Tashkent: Izd. Narodnogo Kommisariata Zemledelii︠a︡ Kazakhskoi Respubliki i Sredne-Aziatskogo gos. universiteta, 1930. Octavo (25 × 18 cm). Original printed wrappers; 203,  pp. Eleven leaves of plates with two photographs each. Small tear to lower spine extremity; light chipping to spine; stamp of the Société asiatique in Paris and inventory label to front wrapper; still good or better.
A report of an agricultural expedition to the area located in modern day Uzbekistan and Kazakhstan, documenting the breeding and care of livestock in the region. Richly illustrated and full of tables and graphs, the report contains articles on horses, a variety of large livestock as well as animals bread for fur. The expedition was led in 1927 by Karl Sakovskii, Professor of veterinary medicine at the Central Asian University (today National University of Uzbekistan), one of the first Soviet institutions of higher education in the region. Sakovskii (Sakowsky; 1879–?), was born in St. Petersburg but studied in Zurich, receiving his degree of doctor of veterinary sciences in 1906 from the University of Bern. Author of several monographs and dozens of articles on livestock in the Russian empire, he was also the editor of “Russian Agricultural Animal Husbandry” journal in 1911–1917. During WWI Sakowsky was chief buyer of cattle for the Russian army in the Orenburg region. After the Revolution he seems to have moved further east, becoming a professor at the newly created Central Asian University, contributing to the development of Soviet animal husbandry. The volume includes a summaries of the findings in German.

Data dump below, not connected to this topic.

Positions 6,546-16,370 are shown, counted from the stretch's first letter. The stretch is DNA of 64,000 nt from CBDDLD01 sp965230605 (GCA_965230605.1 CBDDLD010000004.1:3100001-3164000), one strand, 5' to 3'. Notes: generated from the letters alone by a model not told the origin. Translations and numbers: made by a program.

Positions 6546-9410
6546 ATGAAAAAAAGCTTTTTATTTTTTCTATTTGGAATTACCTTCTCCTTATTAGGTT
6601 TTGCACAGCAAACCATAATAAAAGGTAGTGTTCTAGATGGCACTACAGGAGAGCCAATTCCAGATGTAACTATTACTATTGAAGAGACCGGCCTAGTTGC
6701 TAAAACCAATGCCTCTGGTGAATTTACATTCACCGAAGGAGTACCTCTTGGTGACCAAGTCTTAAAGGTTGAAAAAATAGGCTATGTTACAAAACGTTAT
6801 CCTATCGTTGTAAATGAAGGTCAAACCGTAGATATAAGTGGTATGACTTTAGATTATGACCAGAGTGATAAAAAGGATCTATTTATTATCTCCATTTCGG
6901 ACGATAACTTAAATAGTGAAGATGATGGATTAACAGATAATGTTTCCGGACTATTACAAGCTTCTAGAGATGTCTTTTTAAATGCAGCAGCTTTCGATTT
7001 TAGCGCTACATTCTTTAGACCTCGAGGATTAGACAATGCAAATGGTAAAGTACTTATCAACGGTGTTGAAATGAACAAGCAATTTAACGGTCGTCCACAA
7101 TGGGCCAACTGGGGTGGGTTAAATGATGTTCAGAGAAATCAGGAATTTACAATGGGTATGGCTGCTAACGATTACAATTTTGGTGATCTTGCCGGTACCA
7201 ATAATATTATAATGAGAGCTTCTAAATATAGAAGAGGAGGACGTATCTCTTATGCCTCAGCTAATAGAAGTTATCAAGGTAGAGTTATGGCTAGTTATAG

As of April 2022, KVK, OCLC show only one copy in North America.
Book ID: 51633